Like this one?
    ae5899cb7a43bafc620d096f1366318bc1b97ba1_____099530.jpg
    Maybe I can buy one, but I don't know how to use it in my case.

    Quote Originally Posted by michiganbuck View Post
    A rounded nose surface gauge can be fabled-up to transfer the check of a good square block as reference to check your part.
    Just a block with two parallel sides and a little out of square can be the master, you just have to figure in the out of a square condition of the master. Perhaps the master is .005 mm off so you add/subtract that...yes likely need a true surface to do your gauging on.
    It is a good way to go, but I still need a bigger square and straight edge. So far it seems like the only solution so maybe I need to make them myself.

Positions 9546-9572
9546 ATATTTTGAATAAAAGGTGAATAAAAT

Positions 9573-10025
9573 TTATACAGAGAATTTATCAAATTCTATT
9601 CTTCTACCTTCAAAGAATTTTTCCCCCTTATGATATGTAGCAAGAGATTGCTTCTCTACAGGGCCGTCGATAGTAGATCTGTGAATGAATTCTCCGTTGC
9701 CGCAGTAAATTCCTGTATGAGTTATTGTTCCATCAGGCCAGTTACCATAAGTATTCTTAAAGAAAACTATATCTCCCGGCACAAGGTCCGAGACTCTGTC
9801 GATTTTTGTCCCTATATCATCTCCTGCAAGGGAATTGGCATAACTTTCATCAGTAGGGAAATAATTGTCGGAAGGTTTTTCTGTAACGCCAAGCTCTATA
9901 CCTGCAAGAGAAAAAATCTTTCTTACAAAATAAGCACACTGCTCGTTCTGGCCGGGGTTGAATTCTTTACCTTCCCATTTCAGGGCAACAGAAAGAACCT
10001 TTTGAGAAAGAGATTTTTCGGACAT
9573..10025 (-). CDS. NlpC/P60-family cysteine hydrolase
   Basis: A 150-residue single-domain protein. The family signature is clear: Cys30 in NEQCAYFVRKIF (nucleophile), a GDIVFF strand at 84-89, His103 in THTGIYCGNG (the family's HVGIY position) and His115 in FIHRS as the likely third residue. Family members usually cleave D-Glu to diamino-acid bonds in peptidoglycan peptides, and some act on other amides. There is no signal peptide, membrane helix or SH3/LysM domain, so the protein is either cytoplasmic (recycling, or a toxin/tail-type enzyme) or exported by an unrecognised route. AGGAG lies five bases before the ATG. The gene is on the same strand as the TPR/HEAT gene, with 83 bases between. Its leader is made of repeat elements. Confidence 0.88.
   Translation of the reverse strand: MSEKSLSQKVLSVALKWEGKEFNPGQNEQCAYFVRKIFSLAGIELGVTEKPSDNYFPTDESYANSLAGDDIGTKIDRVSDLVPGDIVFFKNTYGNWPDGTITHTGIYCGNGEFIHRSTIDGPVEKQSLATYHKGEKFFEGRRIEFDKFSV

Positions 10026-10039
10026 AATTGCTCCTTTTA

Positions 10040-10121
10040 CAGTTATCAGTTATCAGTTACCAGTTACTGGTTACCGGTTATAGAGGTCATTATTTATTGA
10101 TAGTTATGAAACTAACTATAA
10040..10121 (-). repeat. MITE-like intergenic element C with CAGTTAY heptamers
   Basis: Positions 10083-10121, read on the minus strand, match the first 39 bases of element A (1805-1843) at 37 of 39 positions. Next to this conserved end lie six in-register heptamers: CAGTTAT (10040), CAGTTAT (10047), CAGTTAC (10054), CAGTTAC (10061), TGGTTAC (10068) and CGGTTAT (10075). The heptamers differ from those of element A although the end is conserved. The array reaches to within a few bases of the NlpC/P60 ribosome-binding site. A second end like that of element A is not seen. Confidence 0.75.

Quote Originally Posted by Hbjj View Post
    If you're spindle carrier and it's rails were finished...

    Ps have you read Moore or Connlley?
    If not you NEED to
    They are not finished.
    Thanks, I didn't read but definitely will.

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    I'm going to address the issue of the horizontal bearing surfaces only covering a small fraction of the "frontage" of the vertical bearing surfaces. If the original bearing surfaces protrude above the cast peanut butter, place a precision parallel across them. You can then rest the square or RAA on the parallel and access the width of the vertical face. Better would be a matched pair of precision parallels. (Parallels for vise work are not what I am talking about. You want nice fat ones.)